But I have to say I am very happy to be home. I arrived home last night in the wee hours of the morning courtesy of the lovely Maya (friend of Nori's) who picked Nori and I up at the airport and drove us all the way to the Berkshires. Upon setting foot inside my cozy home I immediately remembered that there's no place like home. Expecially when you've been in a place like India for four months! I haven't felt so reflective, so caught in time, the past and future suddenly pop into focus; what just happened? I feel like I just stepped out of another place and time... a strange, surreal dream where I was caught in a whirlwind that never let me down until suddenly I'm back in the Shire, on U.S. soil; so peaceful and contemplative; suddenly I feel something's changed; something in me or how I see the world or both. India's taught me something. It's changed my mind; it's changed my point of view; it's shown me a much more complete picture of the world. And in doing so it's quietly asked something of me. It's given me something I didn't have before. It's armed me for the next unknown step in my life with its vicarious wisdom that is breathed and lived in every day of Indian life through its rich and vibrant culture and traditions that is the backbone of its ancient soul that is still very much of and rooted in the earth. I see so clearly the juxtaposition of two very contrasting perspectives; two alien lifestyles, two separate philisophical world attitudes and approaches whose paths, on one hand, have begun to meet and cross in various aspects of life, but on the other more interesting side are still vastly disperate and far removed and ignorant of each other; two worlds apart.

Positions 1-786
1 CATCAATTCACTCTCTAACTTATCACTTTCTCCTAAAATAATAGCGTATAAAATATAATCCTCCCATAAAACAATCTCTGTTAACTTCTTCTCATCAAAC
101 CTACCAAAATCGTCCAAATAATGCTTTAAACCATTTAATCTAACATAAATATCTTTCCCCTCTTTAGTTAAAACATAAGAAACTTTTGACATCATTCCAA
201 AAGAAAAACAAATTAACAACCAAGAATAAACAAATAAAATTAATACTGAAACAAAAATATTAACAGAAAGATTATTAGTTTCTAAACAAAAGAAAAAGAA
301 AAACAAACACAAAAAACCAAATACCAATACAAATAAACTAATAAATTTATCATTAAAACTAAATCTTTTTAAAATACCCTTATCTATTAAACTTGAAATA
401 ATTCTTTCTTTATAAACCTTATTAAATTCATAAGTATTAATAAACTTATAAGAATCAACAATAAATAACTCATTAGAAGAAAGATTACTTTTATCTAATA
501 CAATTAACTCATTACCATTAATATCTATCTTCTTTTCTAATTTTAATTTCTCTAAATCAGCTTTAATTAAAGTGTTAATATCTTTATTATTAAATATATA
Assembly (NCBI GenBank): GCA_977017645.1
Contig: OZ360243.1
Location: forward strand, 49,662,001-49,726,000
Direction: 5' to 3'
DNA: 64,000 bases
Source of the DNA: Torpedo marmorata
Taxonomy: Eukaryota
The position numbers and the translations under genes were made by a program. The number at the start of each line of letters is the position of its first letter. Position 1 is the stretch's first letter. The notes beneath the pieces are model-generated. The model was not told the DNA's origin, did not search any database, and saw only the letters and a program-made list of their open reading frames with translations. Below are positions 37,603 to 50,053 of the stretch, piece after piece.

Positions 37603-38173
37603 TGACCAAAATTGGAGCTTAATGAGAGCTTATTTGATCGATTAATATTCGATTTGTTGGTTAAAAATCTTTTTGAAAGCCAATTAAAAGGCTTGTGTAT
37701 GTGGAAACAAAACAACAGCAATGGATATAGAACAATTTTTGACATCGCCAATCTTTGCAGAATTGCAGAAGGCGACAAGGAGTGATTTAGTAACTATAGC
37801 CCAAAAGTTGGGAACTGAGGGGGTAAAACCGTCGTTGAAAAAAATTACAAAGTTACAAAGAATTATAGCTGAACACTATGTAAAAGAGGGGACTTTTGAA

Being home immediately puts things into powerful perspective. It's amazing how for granted the things of a modern society are taken; of a home: with so much space and peace and quiet beauty. I realize how truly precious this is and how it is very hard to find in India in the same capacity. The home itself, its familiar smell, its constant unchanged features, inside and outside, perhaps give more comfort and sense of welcoming home and security than the people that have lived there, for they change and grow and move on while home will remain after the people who called it home have gone.